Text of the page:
An open data hack where context is key
Written by: Data Mill North, 09/03/2014
At Leeds Data Mill our goal is to create the first comprehensive repository of open data sets for the city that is available for everyone to use. This includes data from healthcare, heritage, culture, transport, education and many other sources.
As a team we took a decision early on to have a dual focus – to create a resource and workflow that enables private and public sector organisations to share as much data as possible in open formats; and secondly to involve the citizens of Leeds to define a vision for future services and solutions that use open data.
The decision to develop a framework that enables city-wide participation has helped us take a step back from the project and ask some important questions:
What is the “big picture” here?
From an operational perspective we have a clear vision – Leeds Data Mill is a platform for private and public sector organisations to publish their open data sets online. In the short-term our goal is to be the first city in the UK to have the largest number of data sets available online. (At the moment we have 50+ data sets that are available to everyone to define ideas, conceive solutions and prototype services that can improve the quality of life in Leeds.)
This is all well and good, but then we also asked ourselves:
Why should people care?
This is when you move away from crisp, concise goals with clearly defined milestones. Open data as a concept, has been around for a while, but it has only become part of mainstream discourse in the last couple of years.
At this point in time, there are many different perceptions of what open data is, and why it can be a useful resource. Furthermore, open data is also talked about in the context of a future narrative – i.e. imagined possibilities and perceived benefits.
So, to go back to our question –
Why should people care about a future narrative?
Our approach is to build a clear case for collaboration to define this future narrative. If we are all part of it, there is a greater probability we will care.
In practice, this means we’ve had to define a dual identity for Leeds Data Mill. In the virtual context it is a digital resource that hosts open data sets. But Leeds Data Mill also has a physical identity. It is a space for people to define genuine problems and use their intuition as a scaffolding to arrive at a solution where open data can play a clear role.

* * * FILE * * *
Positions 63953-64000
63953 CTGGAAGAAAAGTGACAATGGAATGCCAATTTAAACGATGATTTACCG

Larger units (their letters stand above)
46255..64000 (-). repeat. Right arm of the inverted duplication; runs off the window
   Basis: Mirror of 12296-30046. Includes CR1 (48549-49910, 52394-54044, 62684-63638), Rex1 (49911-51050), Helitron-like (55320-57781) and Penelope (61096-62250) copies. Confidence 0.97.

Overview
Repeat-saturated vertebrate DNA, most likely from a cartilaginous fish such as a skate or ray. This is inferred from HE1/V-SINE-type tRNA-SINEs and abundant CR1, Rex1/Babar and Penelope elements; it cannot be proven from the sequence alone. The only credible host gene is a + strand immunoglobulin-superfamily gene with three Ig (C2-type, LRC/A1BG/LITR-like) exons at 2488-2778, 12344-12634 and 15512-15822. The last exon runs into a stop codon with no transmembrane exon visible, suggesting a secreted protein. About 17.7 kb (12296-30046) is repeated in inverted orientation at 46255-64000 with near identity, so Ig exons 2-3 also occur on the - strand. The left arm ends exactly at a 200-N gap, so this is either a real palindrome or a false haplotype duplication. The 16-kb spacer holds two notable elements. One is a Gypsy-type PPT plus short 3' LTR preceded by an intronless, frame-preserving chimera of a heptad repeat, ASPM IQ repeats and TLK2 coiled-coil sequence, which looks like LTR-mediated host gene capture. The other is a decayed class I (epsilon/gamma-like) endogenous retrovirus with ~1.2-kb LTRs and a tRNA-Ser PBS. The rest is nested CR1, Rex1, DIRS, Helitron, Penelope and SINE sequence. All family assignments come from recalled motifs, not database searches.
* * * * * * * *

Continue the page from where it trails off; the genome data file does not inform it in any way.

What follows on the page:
We’ve spent the last three months to realise this goal through a series of events. Every Leeds Data Mill event is an opportunity for participants to learn and explore new concepts; every event encourages participants to think their world out loud in the presence of people who come from different backgrounds and skills; and most importantly, every event is a neutral space for people to challenge ideas and approaches of how we should be using open data.
The first event we conceived and ran along these lines was Culture in Numbers at The Tetley on February 25. It was a full day event. In the morning we invited a range of speakers to introduce their experiments and projects with open data. This included speakers from the V&A, Northern Ballet as well as independent practitioners. In the afternoon, we workshopped ideas of how open data can help us share evidence based narratives. The group included culture and heritage practitioners as well as open data experts. An interesting observation from the day was that the group wasn’t too keen on just exploring fear-based narratives and worst case scenarios. They just wanted to get on and do things.
And so we did.
What happens when context is key?
At the time of writing this post, we are on day 2 of a hack event, which is being held at Leeds City Museum. There are 5 interdisciplinary groups working very hard to turn a concept into a working prototype.
Every group more or less includes a technical expert, a designer and a service user or provider. They had to choose one of 5 challenges that were presented at the start of the event. It has been fascinating to see how these interdisciplinary groups developed ideas on the first day of the hack. Technology was the starting point, but the need for context quickly emerged as the key in cracking the challenges.
Here is a snapshot of the concepts being worked on:
Lonely Bird (pictured at the start of this post) will visualise public health funeral data to highlight the levels of loneliness across Leeds in a game based format.
Get to Work will calculate and display commuting costs as you search for your dream job.
The Leeds Climate Change Strategy dashboard will show progress towards meeting six of the priority actions defined in the Leeds Climate Change Strategy (2012-2015).
The Leeds Cultural Hub app will highlight the cultural offering and levels of participation across the city. It aims to increase access by including real-time information on traffic, transport and weather.
CareKnect is exploring what data and visualisation needs to be developed that will enable people in Leeds to be well and stay well.
The Rhythm of the City is a musical representation of footfall data through the medium of the brass band.
As with any project, it’s success is defined by what happens in the long term. It will be interesting to see if these ideas and concept catalyse people to commit their time and energy to turn them into reality.